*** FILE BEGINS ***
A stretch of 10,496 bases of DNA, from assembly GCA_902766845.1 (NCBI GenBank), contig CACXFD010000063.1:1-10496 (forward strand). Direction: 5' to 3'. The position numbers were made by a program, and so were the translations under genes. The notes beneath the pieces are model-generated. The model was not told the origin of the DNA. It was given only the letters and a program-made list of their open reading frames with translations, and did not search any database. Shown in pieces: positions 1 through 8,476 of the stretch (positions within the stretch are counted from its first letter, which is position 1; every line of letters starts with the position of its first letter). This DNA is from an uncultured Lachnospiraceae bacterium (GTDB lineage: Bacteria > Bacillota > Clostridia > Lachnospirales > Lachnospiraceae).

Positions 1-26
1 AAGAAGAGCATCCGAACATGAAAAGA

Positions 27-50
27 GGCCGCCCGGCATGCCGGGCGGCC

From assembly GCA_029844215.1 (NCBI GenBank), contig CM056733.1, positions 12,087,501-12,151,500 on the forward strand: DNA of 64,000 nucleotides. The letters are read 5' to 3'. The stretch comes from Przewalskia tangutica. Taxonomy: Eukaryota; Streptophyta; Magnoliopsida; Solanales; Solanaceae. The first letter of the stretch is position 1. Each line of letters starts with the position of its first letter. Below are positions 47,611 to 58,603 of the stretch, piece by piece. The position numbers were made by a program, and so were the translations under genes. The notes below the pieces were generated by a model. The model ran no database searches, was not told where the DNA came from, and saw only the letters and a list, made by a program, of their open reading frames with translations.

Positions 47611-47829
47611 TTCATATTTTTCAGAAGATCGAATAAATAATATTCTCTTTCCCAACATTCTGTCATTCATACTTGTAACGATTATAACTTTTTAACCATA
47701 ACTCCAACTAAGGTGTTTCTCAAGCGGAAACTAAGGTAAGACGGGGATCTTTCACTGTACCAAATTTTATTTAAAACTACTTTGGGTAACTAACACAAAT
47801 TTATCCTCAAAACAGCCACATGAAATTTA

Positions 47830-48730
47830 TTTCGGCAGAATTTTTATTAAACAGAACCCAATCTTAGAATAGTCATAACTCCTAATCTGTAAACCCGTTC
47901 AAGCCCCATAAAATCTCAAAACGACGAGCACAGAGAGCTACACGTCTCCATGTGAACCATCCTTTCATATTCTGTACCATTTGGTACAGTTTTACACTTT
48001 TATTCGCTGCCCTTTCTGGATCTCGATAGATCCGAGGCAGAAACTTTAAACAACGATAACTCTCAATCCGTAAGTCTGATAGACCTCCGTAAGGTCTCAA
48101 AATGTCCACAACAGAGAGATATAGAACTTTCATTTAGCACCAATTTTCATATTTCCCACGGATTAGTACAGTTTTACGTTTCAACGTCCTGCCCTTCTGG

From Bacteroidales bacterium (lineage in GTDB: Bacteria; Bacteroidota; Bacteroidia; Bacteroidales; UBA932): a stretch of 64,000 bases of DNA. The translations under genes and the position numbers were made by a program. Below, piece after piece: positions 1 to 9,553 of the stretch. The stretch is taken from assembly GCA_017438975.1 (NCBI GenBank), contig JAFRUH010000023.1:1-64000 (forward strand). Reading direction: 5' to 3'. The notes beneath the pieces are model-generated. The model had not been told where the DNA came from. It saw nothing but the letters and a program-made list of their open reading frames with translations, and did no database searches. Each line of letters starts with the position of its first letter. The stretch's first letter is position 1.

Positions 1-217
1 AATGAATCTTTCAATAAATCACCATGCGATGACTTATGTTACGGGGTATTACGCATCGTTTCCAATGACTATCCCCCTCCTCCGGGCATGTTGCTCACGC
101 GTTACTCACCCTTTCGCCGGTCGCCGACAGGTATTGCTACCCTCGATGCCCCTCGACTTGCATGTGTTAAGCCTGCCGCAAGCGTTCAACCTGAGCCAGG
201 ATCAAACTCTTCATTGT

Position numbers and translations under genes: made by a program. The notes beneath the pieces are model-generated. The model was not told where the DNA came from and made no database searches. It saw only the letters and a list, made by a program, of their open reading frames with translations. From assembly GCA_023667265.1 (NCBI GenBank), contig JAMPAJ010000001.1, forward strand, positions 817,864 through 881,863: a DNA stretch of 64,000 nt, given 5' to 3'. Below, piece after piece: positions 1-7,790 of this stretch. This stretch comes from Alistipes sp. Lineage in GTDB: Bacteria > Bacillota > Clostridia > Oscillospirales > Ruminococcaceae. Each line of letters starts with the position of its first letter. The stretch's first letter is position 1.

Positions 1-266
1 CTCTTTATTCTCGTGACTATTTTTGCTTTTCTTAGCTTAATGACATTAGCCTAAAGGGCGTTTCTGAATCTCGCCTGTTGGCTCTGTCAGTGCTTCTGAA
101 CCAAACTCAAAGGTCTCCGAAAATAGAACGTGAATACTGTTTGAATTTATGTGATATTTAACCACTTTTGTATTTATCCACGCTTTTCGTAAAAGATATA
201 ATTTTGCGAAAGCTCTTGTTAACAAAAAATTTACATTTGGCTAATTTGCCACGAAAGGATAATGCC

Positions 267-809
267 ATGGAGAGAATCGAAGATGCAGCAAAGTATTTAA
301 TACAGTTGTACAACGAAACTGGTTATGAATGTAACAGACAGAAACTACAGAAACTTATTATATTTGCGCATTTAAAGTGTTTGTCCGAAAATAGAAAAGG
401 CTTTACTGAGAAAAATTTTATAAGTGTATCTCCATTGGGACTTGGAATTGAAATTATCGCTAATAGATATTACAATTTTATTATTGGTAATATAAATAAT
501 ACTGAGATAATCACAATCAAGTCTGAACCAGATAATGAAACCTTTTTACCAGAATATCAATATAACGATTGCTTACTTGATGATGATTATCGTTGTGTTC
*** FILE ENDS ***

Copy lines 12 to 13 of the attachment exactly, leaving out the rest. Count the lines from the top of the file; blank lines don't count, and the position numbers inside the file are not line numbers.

47830 TTTCGGCAGAATTTTTATTAAACAGAACCCAATCTTAGAATAGTCATAACTCCTAATCTGTAAACCCGTTC
47901 AAGCCCCATAAAATCTCAAAACGACGAGCACAGAGAGCTACACGTCTCCATGTGAACCATCCTTTCATATTCTGTACCATTTGGTACAGTTTTACACTTT